A series of 10 new trail guides for Aberdeen along with a new smartphone trail guides feature were today launched which will help locals and visitors discover places full of history, heritage, and beautiful green spaces.
The family-friendly guides and maps, produced by Aberdeen City Council with help from community groups for some of them, are designed to encourage people to walk around our beautiful and historic city and discover – or rediscover – different aspects of the city.
The free GoABZ app, available from Apple’s App Store & Google Play, has been updated to add the new Discover feature which adds many useful smartphone elements and includes every trail in the series. People can explore the city’s highlights with more than 700 points of interest and as a smart travel planner, GoABZ can also help people get to and from the trails.
The new or revised trail booklets, which are available as printable downloads from the council’s website, include:
- NEW Torry and Woodside Trails – both historic areas which in 1891 joined Old and New Aberdeen to form today’s city;
- NEW Lower Deeside Trail – follow the old roads, railway and river through the villages of Aberdeen’s Royal Deeside;
- NEW Aberdeen Denburn Trail – explore the course of the small stream that shaped a city;
- NEW Kingswells & The Four Hills, and Kincorth & Tullos Hills – leisurely hillwalking within the city boundaries;
- REVISED & EXPANDED Aberdeen Coastal Trail – more than 20 new entries and highlighting Cove Bay;
- REVISED & EXPANDED Aberdeen Granite Trail, Aberdeen Maritime Trail, Sculpture & Curios Trail.
The new trail guides, many routes of which can be cycled, mean there is now a total of 22 in the series covering many historical and natural gems around the city.
Items in the new trail guides include the remains of a motte and bailey castle, a pair of whale jaw bones in a park, where the author Nan Shepherd lived who is described as having written “the finest book ever written on nature and landscape in Britain”, and the whaling ship origins of the Rob Roy statue at Peterculter.
Other items featured are Rubislaw Quarry which is one of the largest man-made holes in Europe, why Aberdeen became known as one of the worst places in the country for prosecuting Quakers (in the 1670s, just about every male adult Quaker was imprisoned at some point), and 4,000-year-old Bronze Age burial cairns.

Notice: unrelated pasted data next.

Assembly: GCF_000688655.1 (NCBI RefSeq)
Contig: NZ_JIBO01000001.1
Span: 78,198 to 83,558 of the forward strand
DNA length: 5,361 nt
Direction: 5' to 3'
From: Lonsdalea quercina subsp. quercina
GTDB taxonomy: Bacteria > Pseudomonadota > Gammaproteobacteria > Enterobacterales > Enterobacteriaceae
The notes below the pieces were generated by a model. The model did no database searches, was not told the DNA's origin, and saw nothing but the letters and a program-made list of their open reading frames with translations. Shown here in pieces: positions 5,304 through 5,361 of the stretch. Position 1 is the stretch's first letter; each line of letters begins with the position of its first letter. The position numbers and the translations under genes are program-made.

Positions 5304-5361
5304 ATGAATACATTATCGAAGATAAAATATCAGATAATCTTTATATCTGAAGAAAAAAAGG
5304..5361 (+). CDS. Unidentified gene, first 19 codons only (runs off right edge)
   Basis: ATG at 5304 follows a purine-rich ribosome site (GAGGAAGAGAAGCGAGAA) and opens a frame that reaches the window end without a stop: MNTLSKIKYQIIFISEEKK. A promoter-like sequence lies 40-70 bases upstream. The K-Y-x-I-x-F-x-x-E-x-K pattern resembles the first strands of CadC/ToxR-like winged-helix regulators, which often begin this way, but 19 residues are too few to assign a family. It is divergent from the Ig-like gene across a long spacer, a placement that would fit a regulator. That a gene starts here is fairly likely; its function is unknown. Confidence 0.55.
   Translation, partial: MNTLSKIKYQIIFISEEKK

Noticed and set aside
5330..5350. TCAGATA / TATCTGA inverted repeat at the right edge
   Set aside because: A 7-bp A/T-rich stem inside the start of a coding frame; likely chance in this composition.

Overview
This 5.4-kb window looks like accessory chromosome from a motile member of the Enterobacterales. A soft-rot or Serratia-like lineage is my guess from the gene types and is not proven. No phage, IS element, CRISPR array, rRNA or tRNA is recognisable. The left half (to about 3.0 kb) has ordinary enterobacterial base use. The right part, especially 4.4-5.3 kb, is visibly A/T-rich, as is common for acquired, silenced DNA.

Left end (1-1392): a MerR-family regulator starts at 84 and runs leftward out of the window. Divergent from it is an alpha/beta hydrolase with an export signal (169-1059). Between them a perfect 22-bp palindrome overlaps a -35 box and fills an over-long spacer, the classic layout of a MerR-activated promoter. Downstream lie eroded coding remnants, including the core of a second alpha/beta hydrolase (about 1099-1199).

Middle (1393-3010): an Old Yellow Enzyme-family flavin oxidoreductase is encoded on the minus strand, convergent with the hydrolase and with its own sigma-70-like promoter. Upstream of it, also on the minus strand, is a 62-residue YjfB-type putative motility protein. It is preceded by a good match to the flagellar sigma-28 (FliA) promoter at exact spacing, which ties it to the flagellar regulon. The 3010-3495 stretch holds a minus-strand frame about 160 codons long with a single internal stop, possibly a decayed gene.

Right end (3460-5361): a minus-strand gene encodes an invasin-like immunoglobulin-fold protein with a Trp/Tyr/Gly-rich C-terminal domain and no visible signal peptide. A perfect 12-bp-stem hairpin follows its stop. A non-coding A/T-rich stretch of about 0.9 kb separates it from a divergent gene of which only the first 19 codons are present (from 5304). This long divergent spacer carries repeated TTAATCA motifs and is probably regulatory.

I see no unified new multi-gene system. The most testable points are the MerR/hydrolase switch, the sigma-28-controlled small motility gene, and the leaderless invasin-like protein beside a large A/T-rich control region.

The Lord Provost of Aberdeen Barney Crockett said: “We have an amazing history in Aberdeen along with many green areas and stunning buildings so it’s fantastic these new trail guides have been produced showing even more of our fascinating heritage.
“The new Discover feature on the GoABZ app will mean people will be able to use their smartphones for discovering every single one of the 700 points of interest on the Trail Guides.
“We want to encourage people to get out and continue to walk or cycle more and we hope these trail guides help folk to get out there and learn what’s in the city particularly at holiday times or weekends.”
The new trail guides complement the existing ones which are Aberdeen Coastal Trail, People & Places Trail, Sculpture & Curios Trail, Boundary Stones Trail, Aberdeen Granite Trail, Old Aberdeen Trail, Aberdeen Maritime Trail, The Green Trail, Aberdeen History Trail, The Jacobite Trail, Bloody Aberdeen Trail, Donside Heritage Trail, Duthie Park Trail, Hazlehead Park Trail, Rosemount Local Area Trail, the Scottish Samurai Trail, and Old Aberdeen Trail.
There will also be digital pdf booklets available online at the City Council’s website at www.aberdeencity.gov.uk/trails plus printed copies. These will become available as venues resume handling stock.
The trail guides and GoABZ Discover are funded by Smarter Choices, Smarter Places (SCSP), which is Paths for All’s programme to increase active and sustainable travel throughout Scotland. The programme is grant-funded by Transport Scotland. The current SCSP match fund is Cycling Walking Safer Routes (CWSR) which is also funded by Transport Scotland. CWSR aims to improve the uptake of walking, cycling and wheeling in Scotland.